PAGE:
Chicken and Farro Dumplings with Chanterelles and Melted Leeks

Similar to a Provençal harvest soup, local pastured chicken pieces are gently poached in homemade chicken stock infused with fresh thyme and marjoram and served with heirloom baby carrots, fresh chanterelles, garlic, melted leeks and shaved celeriac.  Tender farro dumplings provide a little déjà vu for those familiar with the Southern US classic..

Chicken and Farro Dumplings with Chanterelles and Melted Leeks

There is much confusion or disagreement about what exactly farro is.  Emmer, spelt, and einkorn are called farro in Italy, sometimes, but not always, distinguished as farro medio, farro grande, and farro piccolo, respectively.  Regional differences in what is grown locally and eaten as farro, as well as similarities between the three grains, may explain the confusion.  Barley and farro may be used interchangeably because of their similar characteristics.  Spelt is much more commonly grown in Germany and Switzerland and, though called dinkel there, is eaten and used in much the same way, and might therefore be considered farro.  Common wheat may also be prepared and eaten much like farro, in which form it is often referred to as wheatberries. -Wikipedia

8 thoughts on “Chicken and Farro Dumplings with Chanterelles and Melted Leeks

  1. This looks like my favorite type of meal, comforting, homey, & nourishing. Please give the recipe for the farro dumplings. I am always looking for alternatives to flour.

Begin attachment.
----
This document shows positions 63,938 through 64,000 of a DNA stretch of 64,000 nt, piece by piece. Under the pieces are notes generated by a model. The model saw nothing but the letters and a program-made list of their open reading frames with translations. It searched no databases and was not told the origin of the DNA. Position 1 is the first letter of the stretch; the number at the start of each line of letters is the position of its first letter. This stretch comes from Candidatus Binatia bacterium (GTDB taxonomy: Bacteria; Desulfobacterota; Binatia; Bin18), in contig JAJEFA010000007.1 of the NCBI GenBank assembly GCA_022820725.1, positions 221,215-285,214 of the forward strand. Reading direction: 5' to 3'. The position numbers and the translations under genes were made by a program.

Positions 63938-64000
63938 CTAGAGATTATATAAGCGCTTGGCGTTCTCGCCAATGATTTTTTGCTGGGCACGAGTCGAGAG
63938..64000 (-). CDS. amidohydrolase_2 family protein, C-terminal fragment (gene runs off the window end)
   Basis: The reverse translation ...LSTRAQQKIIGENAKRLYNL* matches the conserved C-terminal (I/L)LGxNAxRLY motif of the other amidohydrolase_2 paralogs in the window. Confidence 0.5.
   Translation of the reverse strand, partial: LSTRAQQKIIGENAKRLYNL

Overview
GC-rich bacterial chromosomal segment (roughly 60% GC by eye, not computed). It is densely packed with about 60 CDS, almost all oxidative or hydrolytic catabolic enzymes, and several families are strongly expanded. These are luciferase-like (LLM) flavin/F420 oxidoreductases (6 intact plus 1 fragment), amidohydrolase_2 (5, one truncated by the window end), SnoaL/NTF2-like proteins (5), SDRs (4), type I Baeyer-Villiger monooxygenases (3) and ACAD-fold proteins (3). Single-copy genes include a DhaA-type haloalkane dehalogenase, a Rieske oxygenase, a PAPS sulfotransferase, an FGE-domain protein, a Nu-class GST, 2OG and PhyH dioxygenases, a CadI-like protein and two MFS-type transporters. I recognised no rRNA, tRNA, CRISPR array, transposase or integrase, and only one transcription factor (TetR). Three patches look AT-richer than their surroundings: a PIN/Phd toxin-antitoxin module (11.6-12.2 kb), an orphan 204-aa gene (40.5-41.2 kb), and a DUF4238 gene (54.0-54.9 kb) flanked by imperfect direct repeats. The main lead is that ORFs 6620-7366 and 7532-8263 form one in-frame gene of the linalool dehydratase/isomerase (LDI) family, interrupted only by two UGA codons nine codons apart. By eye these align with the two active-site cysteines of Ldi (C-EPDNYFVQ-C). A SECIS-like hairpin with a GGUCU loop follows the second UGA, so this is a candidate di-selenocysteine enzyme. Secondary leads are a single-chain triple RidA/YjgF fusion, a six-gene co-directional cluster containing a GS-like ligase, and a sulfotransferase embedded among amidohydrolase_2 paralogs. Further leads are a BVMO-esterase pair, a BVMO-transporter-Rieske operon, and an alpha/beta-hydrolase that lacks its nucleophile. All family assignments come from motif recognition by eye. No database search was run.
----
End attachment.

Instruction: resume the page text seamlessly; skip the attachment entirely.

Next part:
1. Thanks very much, Katherine!

      Black Pepper Farro Dumplings

      1 cup whole farro piccolo
      1/3 cup (more-or-less) filtered ice water
      1 palmful torn Italian parsley
      1-1/2 teaspoons freshly-ground black pepper
      1/2 teaspoon fine sea salt
      1/2 teaspoon aluminum-free baking soda

      Chicken or vegetable stock for poaching

      Pulse whole farro in a spice or coffee grinder until it is about 2/3 fine with some pieces remaining. Sift dry ingredients together in a bowl, then add parsley and pepper, stirring to combine.

      Pour in half of the water, then mix all together with your fingers. Slowly drizzle in remaining water with one hand, while mixing with the other. Try not to squeeze or otherwise overwork the mixture- it should be cohesive yet a little crumbly under pressure.

      Loosely cover the mixture with a kitchen cloth while you heat the chicken or vegetable stock to a boil.

      Reduce the stock to a simmer, then tear off small pieces and gently drop them into the stock. Simmer until fluffy and cooked through, about 8 minutes.

      Tip: I use the dumpling poaching liquid as the base for the completed dish.

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